The paper prompted me to think about individual variation in peripheral vision and how the construction of learning environments might stimulate this extra-foveal perception. I wondered too about how we are able to discuss what we have seen when each of us may have different peripheral feedback potential.
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#SCP12: Observation and Augmented Information

This week’s topic in the Sport Coaching and Pedagogy unit at the University of Canberra is Observation and Augmented Information.

It has been a busy week so I am behind with the SlideCast for this presentation.

I aim to integrate some of the material in the presentation with some autobiographical information.

As throughout this unit I am trying to ensure that I have material relevant to the coaches and teachers on the unit.


This is a short video clip I used in the lecture. I used it to trigger some thoughts about coach/athlete, teacher/pupil relationships and proxemics.


Observation +

I received an alert today via a LinkedIn group about a Performa Sports App.

I discovered that “Performa Sports is the performance analysis tool that gives analysts, coaches and players the edge”.

The availability of applications like this is offering real-time opportunities for observation + support for coaches and players. It has been fascinating to watch the transition from real-time hand notation systems to ubiquitous digital tools that generate data rich resources.

I thought I would use the term ‘observation +’ to describe tools that provide real-time and near real-time augmented information. This observation + domain is no longer the sole preserve of performance analysts.

Here in Australia, for example, FoxSports is offering viewers of their A-League and Big Bash League coverage some powerful real-time tools.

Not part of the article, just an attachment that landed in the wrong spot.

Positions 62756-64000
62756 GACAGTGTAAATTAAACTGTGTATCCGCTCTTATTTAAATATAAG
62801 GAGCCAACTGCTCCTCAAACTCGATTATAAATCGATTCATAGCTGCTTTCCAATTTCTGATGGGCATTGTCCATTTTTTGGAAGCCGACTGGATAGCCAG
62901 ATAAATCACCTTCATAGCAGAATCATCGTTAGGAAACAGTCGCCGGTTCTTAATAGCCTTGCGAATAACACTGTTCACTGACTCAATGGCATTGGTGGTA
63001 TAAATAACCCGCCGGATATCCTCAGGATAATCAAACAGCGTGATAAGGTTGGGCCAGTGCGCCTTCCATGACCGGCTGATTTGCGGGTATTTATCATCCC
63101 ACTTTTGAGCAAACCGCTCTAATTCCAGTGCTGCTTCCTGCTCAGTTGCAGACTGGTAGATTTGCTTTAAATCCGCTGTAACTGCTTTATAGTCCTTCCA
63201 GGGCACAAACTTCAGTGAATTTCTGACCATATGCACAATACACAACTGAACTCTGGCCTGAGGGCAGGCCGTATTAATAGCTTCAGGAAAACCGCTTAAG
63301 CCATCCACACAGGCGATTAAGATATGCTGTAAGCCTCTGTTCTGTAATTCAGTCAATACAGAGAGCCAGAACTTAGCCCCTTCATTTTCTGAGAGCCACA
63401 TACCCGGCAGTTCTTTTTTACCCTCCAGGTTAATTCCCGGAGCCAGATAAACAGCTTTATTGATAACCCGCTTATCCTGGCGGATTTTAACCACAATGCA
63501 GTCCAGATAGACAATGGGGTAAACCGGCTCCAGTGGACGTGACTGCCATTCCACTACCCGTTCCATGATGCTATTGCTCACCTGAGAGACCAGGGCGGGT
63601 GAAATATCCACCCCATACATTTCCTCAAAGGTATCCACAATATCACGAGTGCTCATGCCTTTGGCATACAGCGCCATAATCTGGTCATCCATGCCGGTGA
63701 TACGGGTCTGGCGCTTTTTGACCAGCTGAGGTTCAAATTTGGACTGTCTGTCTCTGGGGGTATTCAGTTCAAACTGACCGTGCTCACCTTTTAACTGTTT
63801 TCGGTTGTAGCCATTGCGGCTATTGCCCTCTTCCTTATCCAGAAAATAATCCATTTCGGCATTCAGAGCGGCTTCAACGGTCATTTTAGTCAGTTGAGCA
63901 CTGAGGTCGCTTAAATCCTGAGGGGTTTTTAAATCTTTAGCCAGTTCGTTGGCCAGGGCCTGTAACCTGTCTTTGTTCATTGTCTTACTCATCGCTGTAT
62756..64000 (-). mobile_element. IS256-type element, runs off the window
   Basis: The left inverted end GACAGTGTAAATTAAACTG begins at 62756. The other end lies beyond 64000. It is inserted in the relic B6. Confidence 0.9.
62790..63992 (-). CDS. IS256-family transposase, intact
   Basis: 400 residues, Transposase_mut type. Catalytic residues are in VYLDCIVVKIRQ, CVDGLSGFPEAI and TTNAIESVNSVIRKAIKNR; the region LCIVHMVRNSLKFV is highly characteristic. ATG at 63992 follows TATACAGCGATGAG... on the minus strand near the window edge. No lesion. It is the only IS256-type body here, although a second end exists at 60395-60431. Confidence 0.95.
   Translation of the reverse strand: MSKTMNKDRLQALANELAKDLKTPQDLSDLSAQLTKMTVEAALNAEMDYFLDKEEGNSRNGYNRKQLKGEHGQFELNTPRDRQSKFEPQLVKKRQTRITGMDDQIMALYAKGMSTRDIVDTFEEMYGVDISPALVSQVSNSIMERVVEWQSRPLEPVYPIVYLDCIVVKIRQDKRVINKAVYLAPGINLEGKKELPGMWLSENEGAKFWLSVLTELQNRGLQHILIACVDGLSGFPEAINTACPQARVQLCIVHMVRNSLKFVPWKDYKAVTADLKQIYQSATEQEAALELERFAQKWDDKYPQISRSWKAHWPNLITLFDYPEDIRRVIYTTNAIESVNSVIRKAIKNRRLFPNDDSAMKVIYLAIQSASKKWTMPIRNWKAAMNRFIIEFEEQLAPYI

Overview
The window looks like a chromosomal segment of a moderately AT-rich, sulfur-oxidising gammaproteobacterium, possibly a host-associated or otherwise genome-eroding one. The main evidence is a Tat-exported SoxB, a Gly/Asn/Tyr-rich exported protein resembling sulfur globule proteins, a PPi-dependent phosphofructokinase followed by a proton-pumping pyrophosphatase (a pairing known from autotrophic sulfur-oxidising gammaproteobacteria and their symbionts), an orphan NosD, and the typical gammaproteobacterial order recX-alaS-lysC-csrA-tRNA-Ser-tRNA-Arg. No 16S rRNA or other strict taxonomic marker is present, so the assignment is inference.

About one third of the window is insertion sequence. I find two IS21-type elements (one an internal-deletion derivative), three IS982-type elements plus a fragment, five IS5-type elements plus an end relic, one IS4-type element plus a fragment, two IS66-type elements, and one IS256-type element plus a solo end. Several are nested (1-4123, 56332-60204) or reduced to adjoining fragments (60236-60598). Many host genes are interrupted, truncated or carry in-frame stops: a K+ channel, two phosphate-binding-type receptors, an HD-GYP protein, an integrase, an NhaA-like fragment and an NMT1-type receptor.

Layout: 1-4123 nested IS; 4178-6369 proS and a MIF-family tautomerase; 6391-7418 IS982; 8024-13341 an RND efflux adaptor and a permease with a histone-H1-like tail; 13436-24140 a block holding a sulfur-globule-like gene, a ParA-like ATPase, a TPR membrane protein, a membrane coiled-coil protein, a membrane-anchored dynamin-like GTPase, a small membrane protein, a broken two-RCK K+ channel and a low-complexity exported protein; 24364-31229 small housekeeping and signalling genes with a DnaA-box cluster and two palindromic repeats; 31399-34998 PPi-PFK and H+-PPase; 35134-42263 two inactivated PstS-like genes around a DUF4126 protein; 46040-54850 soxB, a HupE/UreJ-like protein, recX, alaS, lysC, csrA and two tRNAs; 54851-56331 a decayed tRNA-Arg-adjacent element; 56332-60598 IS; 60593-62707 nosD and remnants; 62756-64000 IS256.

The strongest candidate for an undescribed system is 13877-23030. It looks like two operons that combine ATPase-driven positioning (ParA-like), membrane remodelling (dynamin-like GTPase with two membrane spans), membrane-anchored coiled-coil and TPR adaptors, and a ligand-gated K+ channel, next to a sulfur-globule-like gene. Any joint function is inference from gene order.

Big Bash League

Each of these applications shares rich data about performance.

The A-League App has a video replay option:

and a range of data that can be used for real-time or subsequent secondary data analysis.

The Big Bash League App shares a range of data visualisation tools:

As I watch people use these Apps and see the flourishing of digital media I sometimes think back to the start of my involvement in this analysis of performance space and the use of cine film!

Some key issues for me in this observation + time:

  1. How do we support real-time live observation?
  2. How do we filter the volume of material available for reflection?
  3. What do we know about the effectiveness of these media for personal learning environments?

One of my research priorities in 2012 will be the exploration of the use of observation + tools. I am going to look very closely at the multiple intelligences and learning styles literature and practice.

I would like to share some ethnographies of learning to explore observation + behaviour.

Photo Credit

Observe them